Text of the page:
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The Evolving Accidental Information Super-Highway

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  • Paul A. David

Abstract

The technology of the Internet is not static. Although its 'end-to-end' architecture has made this 'connection-less' communications system readily 'extensible', and highly encouraging to innovation both in hardware and software applications, there are strong pressures for engineering changes. Some of these are wanted to support novel transport services (e.g. voice telephony, real-time video); others would address drawbacks that appeared with the opening of the Internet to public and commercial traffic--e.g. the difficulties of blocking delivery of offensive content, suppressing malicious actions (e.g. 'denial of service' attacks), pricing bandwidth usage to reduce congestion. The expected gains from making improvements in the core of the network should be weighed against the loss of the social and economic benefits that derive from the end-to-end architectural design. Even where technological 'fixes' can be placed at the networks' edges, the option remains to search for alternative, institutional mechanisms of governing conduct in cyberspace. Copyright 2001, Oxford University Press.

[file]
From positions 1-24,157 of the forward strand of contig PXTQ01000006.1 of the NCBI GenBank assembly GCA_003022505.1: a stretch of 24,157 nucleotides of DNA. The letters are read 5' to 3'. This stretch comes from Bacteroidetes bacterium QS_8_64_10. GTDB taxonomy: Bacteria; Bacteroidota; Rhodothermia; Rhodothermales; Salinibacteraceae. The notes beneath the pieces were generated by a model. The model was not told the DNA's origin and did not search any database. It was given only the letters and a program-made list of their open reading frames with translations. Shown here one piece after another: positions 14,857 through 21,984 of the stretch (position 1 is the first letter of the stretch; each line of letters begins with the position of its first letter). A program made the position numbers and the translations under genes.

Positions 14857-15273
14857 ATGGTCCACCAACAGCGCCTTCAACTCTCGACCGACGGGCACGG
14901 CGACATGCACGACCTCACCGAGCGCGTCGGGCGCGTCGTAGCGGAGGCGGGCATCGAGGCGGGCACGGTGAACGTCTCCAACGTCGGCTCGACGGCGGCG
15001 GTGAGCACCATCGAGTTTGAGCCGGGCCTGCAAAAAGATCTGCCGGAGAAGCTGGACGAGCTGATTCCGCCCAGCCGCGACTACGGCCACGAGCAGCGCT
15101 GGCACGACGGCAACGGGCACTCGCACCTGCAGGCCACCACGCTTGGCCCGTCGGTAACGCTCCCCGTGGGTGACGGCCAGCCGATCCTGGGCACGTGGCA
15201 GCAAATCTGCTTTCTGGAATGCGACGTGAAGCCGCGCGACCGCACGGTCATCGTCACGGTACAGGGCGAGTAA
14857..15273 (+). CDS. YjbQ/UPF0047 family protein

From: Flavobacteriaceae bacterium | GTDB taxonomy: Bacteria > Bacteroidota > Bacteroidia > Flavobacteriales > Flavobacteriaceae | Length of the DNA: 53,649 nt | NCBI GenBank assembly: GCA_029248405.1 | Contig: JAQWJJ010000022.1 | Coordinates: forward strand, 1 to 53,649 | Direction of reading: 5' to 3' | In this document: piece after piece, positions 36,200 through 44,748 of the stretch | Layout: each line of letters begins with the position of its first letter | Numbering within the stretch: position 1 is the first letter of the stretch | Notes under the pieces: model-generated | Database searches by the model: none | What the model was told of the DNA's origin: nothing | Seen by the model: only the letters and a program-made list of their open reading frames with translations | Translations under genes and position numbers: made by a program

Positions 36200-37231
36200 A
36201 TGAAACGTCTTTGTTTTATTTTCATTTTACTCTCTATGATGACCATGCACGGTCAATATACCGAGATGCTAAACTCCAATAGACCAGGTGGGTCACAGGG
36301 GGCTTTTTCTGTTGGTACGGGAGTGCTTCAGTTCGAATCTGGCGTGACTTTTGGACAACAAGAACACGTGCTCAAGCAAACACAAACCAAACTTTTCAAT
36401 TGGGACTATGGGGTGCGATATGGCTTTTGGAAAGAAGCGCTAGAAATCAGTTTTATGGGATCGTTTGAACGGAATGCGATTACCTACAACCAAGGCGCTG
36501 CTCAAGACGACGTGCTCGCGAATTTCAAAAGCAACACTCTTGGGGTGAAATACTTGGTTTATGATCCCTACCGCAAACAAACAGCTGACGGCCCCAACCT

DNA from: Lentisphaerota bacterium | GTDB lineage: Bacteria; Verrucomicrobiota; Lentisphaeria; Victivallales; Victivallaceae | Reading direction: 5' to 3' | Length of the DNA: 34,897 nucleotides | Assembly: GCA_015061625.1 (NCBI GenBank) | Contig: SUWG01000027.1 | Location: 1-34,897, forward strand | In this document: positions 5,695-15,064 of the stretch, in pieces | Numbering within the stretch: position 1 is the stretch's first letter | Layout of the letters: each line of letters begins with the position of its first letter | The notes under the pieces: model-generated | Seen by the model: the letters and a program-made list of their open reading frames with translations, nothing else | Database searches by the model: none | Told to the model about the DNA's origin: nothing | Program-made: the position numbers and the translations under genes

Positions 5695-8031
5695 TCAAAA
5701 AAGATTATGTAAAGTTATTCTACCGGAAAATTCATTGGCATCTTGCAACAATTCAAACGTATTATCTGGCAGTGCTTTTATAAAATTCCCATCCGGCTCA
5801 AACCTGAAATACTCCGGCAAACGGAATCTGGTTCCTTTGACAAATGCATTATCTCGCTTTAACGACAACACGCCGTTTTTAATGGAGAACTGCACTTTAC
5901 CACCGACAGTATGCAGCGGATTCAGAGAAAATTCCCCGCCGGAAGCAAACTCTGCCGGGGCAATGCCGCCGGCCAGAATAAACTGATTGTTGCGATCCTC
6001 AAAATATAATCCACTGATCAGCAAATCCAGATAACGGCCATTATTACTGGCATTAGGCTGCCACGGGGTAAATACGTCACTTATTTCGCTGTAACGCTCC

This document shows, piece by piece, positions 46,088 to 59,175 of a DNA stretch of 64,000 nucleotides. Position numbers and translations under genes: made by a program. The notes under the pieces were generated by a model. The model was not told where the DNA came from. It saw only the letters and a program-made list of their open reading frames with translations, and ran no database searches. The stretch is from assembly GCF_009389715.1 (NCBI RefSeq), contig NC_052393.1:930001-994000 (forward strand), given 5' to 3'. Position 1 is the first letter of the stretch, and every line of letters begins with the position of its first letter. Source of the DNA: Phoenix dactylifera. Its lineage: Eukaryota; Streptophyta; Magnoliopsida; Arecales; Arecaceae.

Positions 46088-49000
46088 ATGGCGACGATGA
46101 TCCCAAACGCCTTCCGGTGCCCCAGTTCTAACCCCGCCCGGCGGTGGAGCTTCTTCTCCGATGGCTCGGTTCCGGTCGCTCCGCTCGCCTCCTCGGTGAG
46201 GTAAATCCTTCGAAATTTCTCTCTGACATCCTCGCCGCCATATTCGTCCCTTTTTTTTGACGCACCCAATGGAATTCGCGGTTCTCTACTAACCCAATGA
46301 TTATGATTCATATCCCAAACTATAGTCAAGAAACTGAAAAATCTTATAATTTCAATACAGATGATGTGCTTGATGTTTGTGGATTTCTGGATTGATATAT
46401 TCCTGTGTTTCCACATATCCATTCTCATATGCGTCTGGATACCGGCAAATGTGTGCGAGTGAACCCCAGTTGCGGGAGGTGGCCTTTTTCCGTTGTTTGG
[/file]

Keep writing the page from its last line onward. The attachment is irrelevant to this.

Suggested Citation

  • Paul A. David, 2001. "The Evolving Accidental Information Super-Highway," Oxford Review of Economic Policy, Oxford University Press, vol. 17(2), pages 159-187, Summer.
  • Handle: RePEc:oup:oxford:v:17:y:2001:i:2:p:159-187
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    Cited by:

    1. Engel, Christoph, 0. "Competition in a pure world of Internet telephony," Telecommunications Policy, Elsevier, vol. 31(8-9), pages 530-540, September.
    2. Robin Mansell, 2014. "The governance of communication networks: reconsidering the research agenda," LSE Research Online Documents on Economics 56557, London School of Economics and Political Science, LSE Library.
    3. Greenstein, Shane, 2010. "Innovative Conduct in Computing and Internet Markets," Handbook of the Economics of Innovation, Elsevier.

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